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I understand web service provides all SOAP,WSDL support, and it stands at a higher level than Servlet.But if I just simply wanted to expose a rest api to allow another application(client) to make a few very easy queries which can be done even via web browser.

eg. http://serverIP/getUserInfo/123 where 123 is like user's id. Let's just assume user info is returned as json.

Questions are: Is there a big difference between implementing it in Servlet and Jersey? If the client application is written in .net, does that make any difference? Is it true that jax-ws allows you to specify the MIME type to be json while servlet's client has to parse the result? From performance perspective, which one is quicker? I noticed that normally, Jersey is meant not to be deployed on Tomcat while Servlet is.

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possible duplicate of Servlet vs RESTful –  BalusC Mar 18 '12 at 0:35

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Is there a big difference between implementing it in Servlet and Jersey?

Jersey is a framework that makes it a lot easier to write Restfull services. It uses the Servlet API, so it abstracts away a lot of the low level stuff.

You have to write a lot more code doing it using only the Servlet API, and the code has to deal with a lot of low level stuff that you can configure in a declarative way using Jersey.

If the client application is written in .net, does that make any difference?

No

Is it true that jax-ws allows you to specify the MIME type to be json while servlet's client has to parse the result?

Jersey lets you declare the mime type using annotations, but that's only for convenience, you still have to parse the incoming payload to check for correct mime type.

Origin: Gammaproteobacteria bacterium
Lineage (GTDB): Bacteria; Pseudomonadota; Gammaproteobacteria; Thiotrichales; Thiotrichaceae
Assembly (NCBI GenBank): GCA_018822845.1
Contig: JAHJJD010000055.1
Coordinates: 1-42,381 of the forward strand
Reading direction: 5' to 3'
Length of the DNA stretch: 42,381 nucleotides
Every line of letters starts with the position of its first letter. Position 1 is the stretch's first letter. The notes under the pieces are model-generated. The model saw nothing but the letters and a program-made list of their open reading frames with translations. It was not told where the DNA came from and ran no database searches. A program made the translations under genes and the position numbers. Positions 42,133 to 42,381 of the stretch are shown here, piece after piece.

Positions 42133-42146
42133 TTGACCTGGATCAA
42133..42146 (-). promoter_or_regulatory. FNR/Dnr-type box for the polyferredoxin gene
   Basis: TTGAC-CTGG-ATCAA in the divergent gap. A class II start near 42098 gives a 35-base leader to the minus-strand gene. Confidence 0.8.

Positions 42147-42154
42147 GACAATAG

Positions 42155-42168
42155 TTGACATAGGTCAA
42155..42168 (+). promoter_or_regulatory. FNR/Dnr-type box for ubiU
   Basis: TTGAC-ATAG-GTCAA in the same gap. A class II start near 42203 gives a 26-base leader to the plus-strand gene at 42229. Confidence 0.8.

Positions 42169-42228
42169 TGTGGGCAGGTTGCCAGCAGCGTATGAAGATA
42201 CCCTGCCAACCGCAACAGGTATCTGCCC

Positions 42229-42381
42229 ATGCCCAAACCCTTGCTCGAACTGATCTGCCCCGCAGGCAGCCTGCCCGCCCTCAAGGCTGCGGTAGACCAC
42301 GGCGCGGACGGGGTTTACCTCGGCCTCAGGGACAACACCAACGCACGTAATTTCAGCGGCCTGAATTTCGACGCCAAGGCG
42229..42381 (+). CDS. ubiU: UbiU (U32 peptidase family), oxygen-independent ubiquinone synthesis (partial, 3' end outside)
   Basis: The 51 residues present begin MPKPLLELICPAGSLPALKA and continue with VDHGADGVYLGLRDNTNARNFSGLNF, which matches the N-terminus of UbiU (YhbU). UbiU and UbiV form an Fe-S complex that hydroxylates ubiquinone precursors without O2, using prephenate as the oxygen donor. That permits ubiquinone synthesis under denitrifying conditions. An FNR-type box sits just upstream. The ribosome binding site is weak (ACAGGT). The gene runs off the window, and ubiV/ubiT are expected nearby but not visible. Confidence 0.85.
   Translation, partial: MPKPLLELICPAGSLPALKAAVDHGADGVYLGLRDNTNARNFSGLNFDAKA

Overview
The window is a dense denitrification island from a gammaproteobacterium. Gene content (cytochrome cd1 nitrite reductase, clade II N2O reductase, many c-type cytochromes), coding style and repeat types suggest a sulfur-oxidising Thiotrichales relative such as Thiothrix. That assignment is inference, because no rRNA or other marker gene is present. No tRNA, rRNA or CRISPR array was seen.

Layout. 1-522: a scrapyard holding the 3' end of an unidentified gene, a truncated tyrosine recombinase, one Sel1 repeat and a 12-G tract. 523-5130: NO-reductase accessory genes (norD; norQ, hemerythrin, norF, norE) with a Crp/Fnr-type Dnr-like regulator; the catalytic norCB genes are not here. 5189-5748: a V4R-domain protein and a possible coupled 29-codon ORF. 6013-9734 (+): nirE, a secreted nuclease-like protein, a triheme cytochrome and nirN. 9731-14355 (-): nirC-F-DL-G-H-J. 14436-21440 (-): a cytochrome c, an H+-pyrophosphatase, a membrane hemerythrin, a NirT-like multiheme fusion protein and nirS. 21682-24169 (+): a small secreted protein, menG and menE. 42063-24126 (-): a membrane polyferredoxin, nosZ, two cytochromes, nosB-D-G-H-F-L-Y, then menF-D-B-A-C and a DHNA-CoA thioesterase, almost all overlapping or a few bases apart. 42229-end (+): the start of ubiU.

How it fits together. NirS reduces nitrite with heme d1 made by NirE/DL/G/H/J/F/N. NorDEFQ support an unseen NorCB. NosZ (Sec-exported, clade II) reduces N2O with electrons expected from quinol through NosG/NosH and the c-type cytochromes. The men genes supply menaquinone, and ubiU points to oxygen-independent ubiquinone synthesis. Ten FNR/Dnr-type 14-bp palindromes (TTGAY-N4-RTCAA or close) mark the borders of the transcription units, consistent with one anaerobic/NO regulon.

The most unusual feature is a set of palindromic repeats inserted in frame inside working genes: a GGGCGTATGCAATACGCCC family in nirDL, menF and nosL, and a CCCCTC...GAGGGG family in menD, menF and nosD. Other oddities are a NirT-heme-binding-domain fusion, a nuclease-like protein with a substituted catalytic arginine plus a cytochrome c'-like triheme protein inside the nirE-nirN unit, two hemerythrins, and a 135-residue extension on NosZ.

From performance perspective, which one is quicker?

Depends if you are able to write a faster implementation than the Jersey team. Jersey use servlets as well.

I noticed that normally, Jersey is meant not to be deployed on Tomcat while Servlet is.

Tomcat is a servlet container. Jersey uses the servlet API to communicate over HTTP. There are web-frameworks that don't use servlets, for instance Play framework.

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I would add that any performance difference between the implementations, are probably not noticeable, because the time to query a database is much higher than parsing or assembling JSON. @Shengjie in this respect don't worry about computer performance, rather, better worry about programmers performance. –  stivlo Mar 17 '12 at 16:26
    
@stivlo good point! –  ebaxt Mar 17 '12 at 16:28
    
Hey @ebaxt, until now I've been using Spring MVC to write web services, I've heard of Jersey, but didn't venture yet. I return objects from the controllers that are automatically converted to JSON by Jackson. Do you suggest me to pick up Jersey as well, or is a similar approach? –  stivlo Mar 17 '12 at 16:33
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@stivlo In my experience the feature set in Spring MVC rest is pretty much the same as in Jersey, but if you want to use JSR-311 than Jersey is the way to go. Have a look at this comparison: infoq.com/articles/springmvc_jsx-rs –  ebaxt Mar 17 '12 at 17:19
    
cool, thank you –  stivlo Mar 17 '12 at 17:21

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